Digital commerce for kids is not a new idea – a fact that any parent can attest to after paying off a four-digit credit card bill generated nearly entirely by their offspring’s affinity for in-app purchases. Children in recent years have proven to be some of the world’s most convertible consumers when armed with a connected device embedded with their parents’ payments credentials.
But controlled kid commerce – the type that parents know about and set up as opposed to being horrified by when the bill comes due – is a horse of a different color, one that the team at New York-based toy retailer Camp NYC Inc. believes it can build. Starting on Monday (May 24), the retailer will launch what it’s calling the Present Shop, an eCommerce introduction designed to let kids as young as three years old shop for gifts and check out with minimal adult oversight.
Parents and other adults in a child’s life can set a budget on Camp’s website, designate the recipient and fill out shipping and payment information on behalf of their pre-literate offspring. Camp then sends the adult a one-time code and link that children can use to do their own shopping.
Because, as we all know, three-year-olds and minimal oversight is historically not a good combination.
The idea of pursuing a younger market is not exactly new – Amazon has been pushing eCommerce to minors since 2017, but its focus has been on teenagers, particularly 13- to 17-year-olds. Targeting pre-schoolers, however, is something of a new idea. According to Ben Kaufman, Camp’s co-founder and CEO, it’s really just a modern take on slipping a kid a few bucks before turning them loose at the local mall.
“We feel like that system has always existed in the real world of retail, but it’s never existed in the world of eCommerce because of all the complexities,” Kaufman told The Wall Street Journal.
Even the most mall-nostalgic Gen Xers and bridge millennials out there – who spent the majority of the late 80s and early 90s at shopping malls – would likely concede that their “mallrat” careers didn’t start when they were toddlers, and that their parents weren’t likely to hand them money and set them loose when they were younger than 11 or 12 years old. And Present Shop is definitely designed for younger kids, with an animated bear called Scout acting as a guide for the little consumers, and a “coin counter” at the top of the page that represents the funds still available to the child for use.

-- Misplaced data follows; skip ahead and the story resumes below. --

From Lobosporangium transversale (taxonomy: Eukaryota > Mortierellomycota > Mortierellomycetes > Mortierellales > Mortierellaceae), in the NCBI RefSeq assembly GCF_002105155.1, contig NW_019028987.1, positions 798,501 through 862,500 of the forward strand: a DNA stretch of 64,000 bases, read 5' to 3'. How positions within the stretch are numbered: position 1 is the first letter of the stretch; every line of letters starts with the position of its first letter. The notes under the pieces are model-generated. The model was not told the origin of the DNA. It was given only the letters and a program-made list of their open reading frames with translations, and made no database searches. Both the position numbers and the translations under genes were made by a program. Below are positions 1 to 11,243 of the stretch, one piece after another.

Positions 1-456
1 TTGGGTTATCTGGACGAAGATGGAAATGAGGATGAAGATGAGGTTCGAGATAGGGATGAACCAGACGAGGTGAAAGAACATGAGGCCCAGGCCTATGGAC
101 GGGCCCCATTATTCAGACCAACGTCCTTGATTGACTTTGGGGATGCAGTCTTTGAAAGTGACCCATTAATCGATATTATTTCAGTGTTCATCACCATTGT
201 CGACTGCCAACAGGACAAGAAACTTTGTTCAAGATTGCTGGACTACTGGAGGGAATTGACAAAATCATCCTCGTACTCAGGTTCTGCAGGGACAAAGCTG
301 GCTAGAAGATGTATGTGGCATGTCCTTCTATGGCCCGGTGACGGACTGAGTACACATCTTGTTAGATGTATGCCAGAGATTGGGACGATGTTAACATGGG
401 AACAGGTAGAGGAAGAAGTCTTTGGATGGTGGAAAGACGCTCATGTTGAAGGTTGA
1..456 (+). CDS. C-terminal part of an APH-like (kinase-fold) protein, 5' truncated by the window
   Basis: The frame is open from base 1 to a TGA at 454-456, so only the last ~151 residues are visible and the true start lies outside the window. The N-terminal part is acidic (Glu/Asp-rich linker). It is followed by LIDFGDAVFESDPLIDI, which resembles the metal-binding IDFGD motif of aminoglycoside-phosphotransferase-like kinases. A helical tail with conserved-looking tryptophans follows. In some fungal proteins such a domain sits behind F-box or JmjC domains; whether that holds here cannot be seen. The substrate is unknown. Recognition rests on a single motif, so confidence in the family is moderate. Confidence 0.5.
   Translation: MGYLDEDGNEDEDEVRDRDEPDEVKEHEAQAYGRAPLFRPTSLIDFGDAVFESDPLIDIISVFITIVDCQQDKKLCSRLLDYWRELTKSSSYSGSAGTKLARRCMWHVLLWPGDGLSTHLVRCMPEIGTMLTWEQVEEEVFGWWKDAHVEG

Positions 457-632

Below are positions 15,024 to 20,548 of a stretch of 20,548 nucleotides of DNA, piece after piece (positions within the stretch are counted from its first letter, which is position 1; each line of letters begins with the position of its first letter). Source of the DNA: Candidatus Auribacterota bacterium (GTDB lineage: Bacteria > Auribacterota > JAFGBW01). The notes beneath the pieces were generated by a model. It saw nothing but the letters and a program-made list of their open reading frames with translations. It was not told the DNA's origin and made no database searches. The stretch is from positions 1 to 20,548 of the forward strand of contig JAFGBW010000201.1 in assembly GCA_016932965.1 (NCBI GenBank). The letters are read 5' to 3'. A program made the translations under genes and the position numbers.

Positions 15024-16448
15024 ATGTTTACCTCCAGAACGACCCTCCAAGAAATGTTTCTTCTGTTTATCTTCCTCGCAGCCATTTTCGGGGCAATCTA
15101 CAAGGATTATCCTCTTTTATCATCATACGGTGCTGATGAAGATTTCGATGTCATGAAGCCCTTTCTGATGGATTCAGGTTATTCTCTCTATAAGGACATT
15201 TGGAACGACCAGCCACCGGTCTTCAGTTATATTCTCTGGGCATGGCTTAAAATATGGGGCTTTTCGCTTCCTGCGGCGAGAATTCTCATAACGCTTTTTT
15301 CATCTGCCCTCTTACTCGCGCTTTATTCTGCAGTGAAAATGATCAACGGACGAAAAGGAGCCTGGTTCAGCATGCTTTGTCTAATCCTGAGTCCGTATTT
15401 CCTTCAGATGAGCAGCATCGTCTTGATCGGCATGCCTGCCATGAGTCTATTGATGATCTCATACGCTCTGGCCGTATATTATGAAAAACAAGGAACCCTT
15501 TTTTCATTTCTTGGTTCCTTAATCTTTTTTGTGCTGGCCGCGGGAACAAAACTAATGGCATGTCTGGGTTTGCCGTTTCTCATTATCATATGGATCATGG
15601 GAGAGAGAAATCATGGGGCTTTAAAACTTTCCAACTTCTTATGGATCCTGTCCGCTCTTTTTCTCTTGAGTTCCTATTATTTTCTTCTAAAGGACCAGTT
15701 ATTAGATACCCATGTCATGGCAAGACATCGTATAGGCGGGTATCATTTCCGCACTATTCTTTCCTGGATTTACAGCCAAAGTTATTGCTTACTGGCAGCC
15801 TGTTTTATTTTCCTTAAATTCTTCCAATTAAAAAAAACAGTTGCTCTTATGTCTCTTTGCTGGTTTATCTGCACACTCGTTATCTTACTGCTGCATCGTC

So pitching commerce to minors is not exactly a new idea, but redesigning the journey end-to-end for a class of consumers who may or may not be fully potty-trained is certainly a novel concept.
And it’s one that is far from universally beloved.
“[Camp’s Present Shop] goes to a place that is increasingly happening in this world, which is trying to get access to kids younger and younger, [to] develop habits and patterns, [and] disconnect them from parental or adult oversight,” said Nathan Dungan, vice chairman of Campaign for a Commercial-Free Childhood, an advocacy group said to be opposed to the upcoming offering.
Camp replies to those companies by asserting that the new feature is compliant with the Children’s Online Privacy Protection Act (COPPA), a federal law that requires websites to get parental consent before collecting data on children under 13, among other things. Once Camp has that consent, all the data it harvests is anonymous, the company said.
Moreover, the U.S. toy market was worth $25.1 billion in 2020, up 16 percent from the previous year, as parents sought to entertain their homebound children in a market without a clear leader since the fall of Toys R Us. Generalists Amazon, Walmart and Target have largely stepped in to fill the space, but perhaps the toy market needs some out-of-the-box thinking to set it back on track.
In fact, given that kid-friendly FinTech Greenlight recently snapped up a $2.3 billion valuation, perhaps the team at Camp are simply early riders of the wave of the future, working to create loyal consumers at the earliest possible moment. Perhaps we’ve only just begun to see innovation in marketing exclusively to consumers under the age of 10. Perhaps by the Fourth of July, we will see Elon Musk announce the launch of Kidcoin, the first blockchain-based crypto designed to make it easier and more efficient for parents to pay their children’s allowances.
Will kids be able to understand the blockchain technology underlying the Kidcoin, or the incredibly convoluted relationship between fiat and crypto, or how currency speculation works, or what to do when Kidcoin triples in value one day and falls by half the next, or how to manage the tax liability when they decide to tap their crypto wallet to buy some ice cream and comic books?
Probably not. But then again, there are adults who have literally made (and lost) hundreds of thousands or even millions of dollars investing in bitcoin with the same knowledge gaps, so it’s not like children will be uniquely disadvantaged by not understanding cryptocurrency before investing heavily in it.
Or maybe, just maybe, there is such a thing as being a little too young to participate in the digital economy – and digital commerce is perhaps best reserved for people who, at a minimum, can read, add, tie their own shoes or sleep without a nightlight.